Harry the Dirty Dog was first published in 1956.
Since then so much has been said about it, so much love has been sent its way, and so many acolades and awards have been heaped upon it that I'm not really sure what I can add!
Sadly, I never knew this book as a child.
I discovered Harry the Dirty Dog by accident when I was teaching.
My assistant kept putting it on our class library shelf; I kept packing it away. Until one rainy day I overheard her reading the book aloud to a group of (mesmerised) children.
From then on I was a convert.
I read Harry to all my classes within the first month of a new school year. Most years it became a firm favourite with the class - which meant reading it over and over again to individuals, small groups and large throughout the rest of the year.
Twenty years later, Harry the Dirty Dog has not lost any of his appeal.
I still delight in reading it out loud to groups of children. And the children still love Harry. I love watching their faces light up as I hook yet another group of three & four year olds with Harry's charming antics.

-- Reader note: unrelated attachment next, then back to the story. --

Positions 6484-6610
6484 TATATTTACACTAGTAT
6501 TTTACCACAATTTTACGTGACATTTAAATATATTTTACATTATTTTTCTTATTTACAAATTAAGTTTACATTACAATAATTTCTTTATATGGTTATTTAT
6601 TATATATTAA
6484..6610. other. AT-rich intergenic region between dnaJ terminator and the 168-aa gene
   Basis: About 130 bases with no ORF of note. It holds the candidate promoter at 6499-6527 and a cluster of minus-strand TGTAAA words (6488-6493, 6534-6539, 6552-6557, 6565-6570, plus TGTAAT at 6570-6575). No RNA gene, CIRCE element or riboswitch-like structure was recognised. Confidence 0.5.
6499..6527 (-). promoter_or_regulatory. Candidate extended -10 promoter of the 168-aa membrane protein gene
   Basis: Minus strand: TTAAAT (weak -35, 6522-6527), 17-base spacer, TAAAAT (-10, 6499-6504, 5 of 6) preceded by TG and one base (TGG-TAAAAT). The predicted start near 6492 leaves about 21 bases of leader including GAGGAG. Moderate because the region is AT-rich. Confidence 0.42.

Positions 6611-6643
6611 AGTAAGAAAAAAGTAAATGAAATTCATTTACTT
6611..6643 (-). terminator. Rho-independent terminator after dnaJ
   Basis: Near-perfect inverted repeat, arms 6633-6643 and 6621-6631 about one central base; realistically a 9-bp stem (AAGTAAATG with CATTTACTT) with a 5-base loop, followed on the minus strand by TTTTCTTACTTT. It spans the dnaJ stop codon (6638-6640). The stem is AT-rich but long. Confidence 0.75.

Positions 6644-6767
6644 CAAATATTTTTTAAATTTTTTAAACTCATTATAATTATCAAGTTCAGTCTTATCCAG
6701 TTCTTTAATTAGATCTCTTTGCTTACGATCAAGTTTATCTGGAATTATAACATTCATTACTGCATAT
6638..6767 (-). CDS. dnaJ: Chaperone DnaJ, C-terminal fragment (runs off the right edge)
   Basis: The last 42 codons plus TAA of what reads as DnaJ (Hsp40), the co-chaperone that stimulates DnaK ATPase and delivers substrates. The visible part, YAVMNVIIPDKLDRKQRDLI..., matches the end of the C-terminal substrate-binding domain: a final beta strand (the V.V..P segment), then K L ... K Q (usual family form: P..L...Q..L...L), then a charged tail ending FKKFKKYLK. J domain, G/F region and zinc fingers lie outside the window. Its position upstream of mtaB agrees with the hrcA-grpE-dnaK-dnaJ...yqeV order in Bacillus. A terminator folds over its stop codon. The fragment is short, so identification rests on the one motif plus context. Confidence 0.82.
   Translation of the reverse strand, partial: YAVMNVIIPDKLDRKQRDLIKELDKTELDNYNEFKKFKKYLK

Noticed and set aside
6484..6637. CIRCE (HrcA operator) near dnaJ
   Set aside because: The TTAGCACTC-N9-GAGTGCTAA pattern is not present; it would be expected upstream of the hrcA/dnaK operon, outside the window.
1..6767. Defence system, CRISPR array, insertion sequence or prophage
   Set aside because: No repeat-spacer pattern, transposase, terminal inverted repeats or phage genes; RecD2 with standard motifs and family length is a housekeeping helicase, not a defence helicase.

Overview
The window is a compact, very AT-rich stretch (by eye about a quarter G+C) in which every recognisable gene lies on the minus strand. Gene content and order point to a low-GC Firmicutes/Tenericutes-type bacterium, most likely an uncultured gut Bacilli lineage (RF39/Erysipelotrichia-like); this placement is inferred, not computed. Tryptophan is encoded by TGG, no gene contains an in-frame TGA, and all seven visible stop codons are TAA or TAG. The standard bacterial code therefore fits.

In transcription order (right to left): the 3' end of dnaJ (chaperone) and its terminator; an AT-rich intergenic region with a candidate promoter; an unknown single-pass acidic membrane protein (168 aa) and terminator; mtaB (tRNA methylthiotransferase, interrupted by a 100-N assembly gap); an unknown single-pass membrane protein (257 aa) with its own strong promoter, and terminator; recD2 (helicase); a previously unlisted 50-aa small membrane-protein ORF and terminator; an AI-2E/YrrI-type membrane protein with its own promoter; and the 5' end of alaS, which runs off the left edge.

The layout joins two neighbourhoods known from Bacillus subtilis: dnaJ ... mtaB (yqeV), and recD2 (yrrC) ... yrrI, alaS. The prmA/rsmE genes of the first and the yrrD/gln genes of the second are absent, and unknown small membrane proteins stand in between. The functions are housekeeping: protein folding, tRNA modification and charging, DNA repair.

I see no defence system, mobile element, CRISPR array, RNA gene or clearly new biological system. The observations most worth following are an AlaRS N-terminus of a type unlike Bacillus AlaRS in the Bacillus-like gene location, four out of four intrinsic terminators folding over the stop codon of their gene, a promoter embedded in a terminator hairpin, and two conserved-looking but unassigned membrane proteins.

Over the years Harry has sparked all sorts of conversations about identity, running away from home, being naughty, cleanliness and the joys of getting muddy!
The original black and white illustrations by Margaret Bloy Graham (Zion's wife from 1948 to 1968) also created lots of discussion as modern children tried to come to terms with 'old fashioned' drawing techniques and styles.
In 2002 Graham added splashes of colour to her original drawings which confounded the speculations I had had with my classes that the illustrator meant the pictures to be black & white as part of the artistic integrity of the story!!
Our Harry love always lead us onto No Roses For Harry.
No Roses was published in 1958 and in some ways has dated a little more than the original. Maybe it's the Queen-like Grandma with her afternoon nap?
However, the unwanted gift scenario always strikes a chord with young children and Harry's lucky way of solving his problem delights everyone - including Grandma!
Harry By the Sea (published in 1965) however, never quite worked for us.
Over the years we would read all three books, but Harry By the Sea never became a class favourite. We would all chuckle at the scary sea-monster, but the resolution lacked the satisfying zing of the other two books.
After their divorce in 1968, Zion stopped writing and died in 1975. Margaret continued to illustrate books (winning two Caldecott medals during her career), remarried and as far as I can ascertain, is still living in Toronto.
It's hard to believe that Harry is now 56 years old.
Age has not wearied him; his personal dilemma's still speak to the children of today.
He regularly appears in Top 100 lists compiled by teachers, librarians and parents around the world.
Harry is not old - he is a classic!